When the 17-year-old crown prince of Spain, Don Carlos, fell down a set of stairs in 1562, he threw his whole country into a state of uncertainty about the future. Especially his father, King Philip II, who despite being the most powerful man in the world, was helpless in the face of his heir's terrible head wound. When none of the leading remedies of the day--bleeding, blistering, purging, or drilling--helped, the king enlisted the help of a relic...the corpse of a local holy man who had died 100 years earlier. Then, Philip II promised that if God saved his son, he'd repay him with a miracle of his own.

Elizabeth King, a professor at Virginia Commonwealth University, describes how--according to legend--Philip II held up his end of the bargain with the help of a renowned clockmaker and an intricate invention. Jad and Latif head to the Smithsonian to meet curator Carlene E. Stephens, who shows them the inner workings of a nearly 450-year-old monkbot. 

 

 

This episode was reported by Latif Nasser. 

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Apologetical

How do you fix a word that’s broken? A word we need when we bump into someone on the street, or break someone’s heart. In our increasingly disconnected secular world, “sorry” has been stretched and twisted, and in some cases weaponized. But it’s also one of the only ways we have to piece together a sense of shared values and beliefs. Through today's sea of sorry-not-sorries, empty apologies, and just straight up non-apologies, we wonder what it looks like to make amends.

The program at Stanford that Leilani went through (and now works for) was a joint creation between Stanford and Lee Taft. Find out more here: www.stanfordchildrens.org/en/patient-family-resources/pearl

This episode was reported by Annie McEwen and was produced by Annie McEwen and Simon Adler. 

Special thanks to Mark Bressler, Nancy Kielty, and Patty Walters. 

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UnErased: Smid

Today on Radiolab, we're playing the fourth and final episode of a series Jad worked on called UnErased: The history of conversion therapy in America.

Imagine... You’re openly gay. Then, you become the leader of the largest ex-gay organization and, under your leadership, many lives are destroyed. You leave that organization, come out as gay - again - and find love. Do you deserve to be happy? This is a story of identity, making amends and John Smid’s reckoning with his life.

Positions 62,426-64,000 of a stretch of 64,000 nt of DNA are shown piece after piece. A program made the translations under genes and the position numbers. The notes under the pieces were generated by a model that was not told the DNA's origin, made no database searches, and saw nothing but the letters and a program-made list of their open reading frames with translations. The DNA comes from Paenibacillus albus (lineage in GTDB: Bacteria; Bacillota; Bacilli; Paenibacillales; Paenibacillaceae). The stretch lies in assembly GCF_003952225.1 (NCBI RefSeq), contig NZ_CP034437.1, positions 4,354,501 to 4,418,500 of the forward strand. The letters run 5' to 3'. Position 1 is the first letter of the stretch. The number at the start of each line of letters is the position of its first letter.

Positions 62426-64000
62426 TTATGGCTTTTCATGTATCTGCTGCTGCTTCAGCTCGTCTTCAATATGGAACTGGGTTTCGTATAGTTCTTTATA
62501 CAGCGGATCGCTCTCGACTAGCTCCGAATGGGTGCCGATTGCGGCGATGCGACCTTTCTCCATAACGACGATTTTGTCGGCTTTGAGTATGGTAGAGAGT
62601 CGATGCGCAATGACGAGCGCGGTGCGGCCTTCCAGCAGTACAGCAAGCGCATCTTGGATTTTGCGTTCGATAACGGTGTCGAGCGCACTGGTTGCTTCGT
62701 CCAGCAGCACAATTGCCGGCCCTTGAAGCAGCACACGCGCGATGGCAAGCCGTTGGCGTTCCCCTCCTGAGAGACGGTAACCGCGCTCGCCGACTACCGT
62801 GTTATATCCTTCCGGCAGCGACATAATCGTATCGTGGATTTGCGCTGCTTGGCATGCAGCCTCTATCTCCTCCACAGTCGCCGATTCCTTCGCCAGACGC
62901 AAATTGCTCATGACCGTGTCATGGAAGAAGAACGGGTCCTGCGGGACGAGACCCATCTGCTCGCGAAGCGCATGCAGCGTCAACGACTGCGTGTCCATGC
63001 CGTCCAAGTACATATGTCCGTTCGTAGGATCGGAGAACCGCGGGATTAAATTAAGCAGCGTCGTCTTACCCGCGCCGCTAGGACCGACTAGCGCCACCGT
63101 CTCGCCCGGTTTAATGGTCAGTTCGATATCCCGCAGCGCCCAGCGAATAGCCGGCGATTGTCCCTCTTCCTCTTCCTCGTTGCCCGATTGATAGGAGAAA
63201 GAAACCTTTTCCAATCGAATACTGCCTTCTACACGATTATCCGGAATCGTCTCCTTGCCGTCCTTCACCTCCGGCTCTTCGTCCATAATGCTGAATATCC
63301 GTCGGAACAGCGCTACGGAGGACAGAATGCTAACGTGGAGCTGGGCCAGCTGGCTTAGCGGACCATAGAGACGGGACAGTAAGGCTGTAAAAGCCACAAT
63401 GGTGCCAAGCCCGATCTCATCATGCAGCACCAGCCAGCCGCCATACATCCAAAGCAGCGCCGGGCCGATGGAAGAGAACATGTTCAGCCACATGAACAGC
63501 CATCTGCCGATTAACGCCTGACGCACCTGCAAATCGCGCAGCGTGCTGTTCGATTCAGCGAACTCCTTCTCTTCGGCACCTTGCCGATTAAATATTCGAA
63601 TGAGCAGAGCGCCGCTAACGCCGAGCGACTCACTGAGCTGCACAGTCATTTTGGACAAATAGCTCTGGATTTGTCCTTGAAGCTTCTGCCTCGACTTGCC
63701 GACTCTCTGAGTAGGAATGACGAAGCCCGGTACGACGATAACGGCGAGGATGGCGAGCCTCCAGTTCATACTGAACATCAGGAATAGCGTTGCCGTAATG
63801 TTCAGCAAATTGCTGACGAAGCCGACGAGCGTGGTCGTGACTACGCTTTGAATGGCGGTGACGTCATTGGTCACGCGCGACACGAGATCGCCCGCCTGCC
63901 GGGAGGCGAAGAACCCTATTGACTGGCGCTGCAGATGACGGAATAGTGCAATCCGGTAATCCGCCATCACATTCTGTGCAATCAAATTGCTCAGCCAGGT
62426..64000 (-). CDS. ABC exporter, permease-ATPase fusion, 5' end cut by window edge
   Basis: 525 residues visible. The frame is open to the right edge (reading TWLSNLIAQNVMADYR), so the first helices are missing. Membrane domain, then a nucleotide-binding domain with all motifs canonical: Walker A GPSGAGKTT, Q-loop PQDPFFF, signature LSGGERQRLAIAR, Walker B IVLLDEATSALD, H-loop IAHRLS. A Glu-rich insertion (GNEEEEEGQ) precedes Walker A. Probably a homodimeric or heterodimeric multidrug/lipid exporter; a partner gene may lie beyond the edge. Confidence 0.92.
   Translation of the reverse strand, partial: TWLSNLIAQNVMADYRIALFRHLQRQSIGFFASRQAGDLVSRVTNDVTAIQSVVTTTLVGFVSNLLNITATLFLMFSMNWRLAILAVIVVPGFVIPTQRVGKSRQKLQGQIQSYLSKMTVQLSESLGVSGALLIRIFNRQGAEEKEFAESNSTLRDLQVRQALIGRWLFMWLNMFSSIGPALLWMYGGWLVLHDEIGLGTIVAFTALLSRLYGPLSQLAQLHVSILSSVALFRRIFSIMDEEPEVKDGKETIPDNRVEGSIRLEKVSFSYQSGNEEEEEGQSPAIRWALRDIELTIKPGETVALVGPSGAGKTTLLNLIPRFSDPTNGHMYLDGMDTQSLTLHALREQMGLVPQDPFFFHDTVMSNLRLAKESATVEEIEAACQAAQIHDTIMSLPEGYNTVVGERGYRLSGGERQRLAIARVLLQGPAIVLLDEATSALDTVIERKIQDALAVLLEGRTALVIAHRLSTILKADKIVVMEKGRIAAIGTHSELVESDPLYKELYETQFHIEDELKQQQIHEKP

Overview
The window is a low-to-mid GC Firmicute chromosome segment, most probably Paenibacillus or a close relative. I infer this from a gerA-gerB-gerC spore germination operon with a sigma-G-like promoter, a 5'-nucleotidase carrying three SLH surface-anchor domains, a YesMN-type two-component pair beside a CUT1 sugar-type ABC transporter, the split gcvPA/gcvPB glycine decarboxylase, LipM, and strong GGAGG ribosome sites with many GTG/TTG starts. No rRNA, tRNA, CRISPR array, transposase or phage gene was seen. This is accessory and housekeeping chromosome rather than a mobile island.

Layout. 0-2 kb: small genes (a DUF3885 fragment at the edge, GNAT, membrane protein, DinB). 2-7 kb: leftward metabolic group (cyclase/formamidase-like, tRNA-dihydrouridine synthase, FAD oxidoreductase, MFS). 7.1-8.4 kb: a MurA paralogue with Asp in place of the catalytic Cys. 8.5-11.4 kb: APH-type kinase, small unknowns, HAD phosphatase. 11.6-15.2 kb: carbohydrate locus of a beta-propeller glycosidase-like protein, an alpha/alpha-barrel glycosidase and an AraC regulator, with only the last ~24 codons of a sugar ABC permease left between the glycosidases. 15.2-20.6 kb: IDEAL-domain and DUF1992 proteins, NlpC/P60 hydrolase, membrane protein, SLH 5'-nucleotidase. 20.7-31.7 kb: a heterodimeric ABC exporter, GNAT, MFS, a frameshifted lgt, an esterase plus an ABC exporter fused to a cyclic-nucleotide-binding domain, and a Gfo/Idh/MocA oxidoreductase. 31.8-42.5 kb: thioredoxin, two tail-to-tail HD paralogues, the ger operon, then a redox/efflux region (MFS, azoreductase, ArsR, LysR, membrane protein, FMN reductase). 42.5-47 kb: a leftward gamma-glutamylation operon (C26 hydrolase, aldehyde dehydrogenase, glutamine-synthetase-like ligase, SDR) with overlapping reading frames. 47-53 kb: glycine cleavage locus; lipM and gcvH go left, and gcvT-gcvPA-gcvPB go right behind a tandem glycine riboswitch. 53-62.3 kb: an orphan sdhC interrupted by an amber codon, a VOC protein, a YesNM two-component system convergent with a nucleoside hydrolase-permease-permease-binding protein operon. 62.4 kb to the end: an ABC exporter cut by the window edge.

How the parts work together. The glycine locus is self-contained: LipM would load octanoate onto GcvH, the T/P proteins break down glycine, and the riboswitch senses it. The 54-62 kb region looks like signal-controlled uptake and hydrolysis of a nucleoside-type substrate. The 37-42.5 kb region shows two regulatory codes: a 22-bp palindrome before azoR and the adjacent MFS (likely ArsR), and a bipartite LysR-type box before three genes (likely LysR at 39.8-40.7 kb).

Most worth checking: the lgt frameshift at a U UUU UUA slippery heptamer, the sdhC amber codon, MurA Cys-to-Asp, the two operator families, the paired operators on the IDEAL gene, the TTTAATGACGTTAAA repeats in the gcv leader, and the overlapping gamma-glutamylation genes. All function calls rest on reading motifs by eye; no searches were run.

UnErased is a series with Focus Features, Stitcher and Limina House in conjunction with the feature film, BOY ERASED. Special thanks go out to the folks at Anonymous Content for their support of UnErased. 

If you want to hear the whole series, you can find UnErased in all the usual podcast places. 
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UnErased: Dr. Davison and the Gay Cure

Today on Radiolab, we're playing part of a series that Jad worked on called UnErased: The history of conversion therapy in America.

The episode we're playing today, the third in the series, is one of the rarest stories of all: a man who publicly experiences a profound change of heart. This is a profile of one of the gods of psychotherapy, who through a reckoning with his own work (oddly enough in the pages of Playboy magazine), becomes the first domino to fall in science’s ultimate disowning of the “gay cure.”

UnErased is a series with Focus Features, Stitcher and Limina House in conjunction with the feature film, BOY ERASED. Special thanks go out to the folks at Anonymous Content for their support of UnErased. 

If you want to hear the whole series, you can find UnErased in all the usual podcast places. 
Support Radiolab today at Radiolab.org/donate
 
 

Tweak the Vote

Democracy is on the ropes.  In the United States and abroad, citizens of democracies are feeling increasingly alienated, disaffected, and powerless.  Some are even asking themselves a question that feels almost too dangerous to say out loud: is democracy fundamentally broken?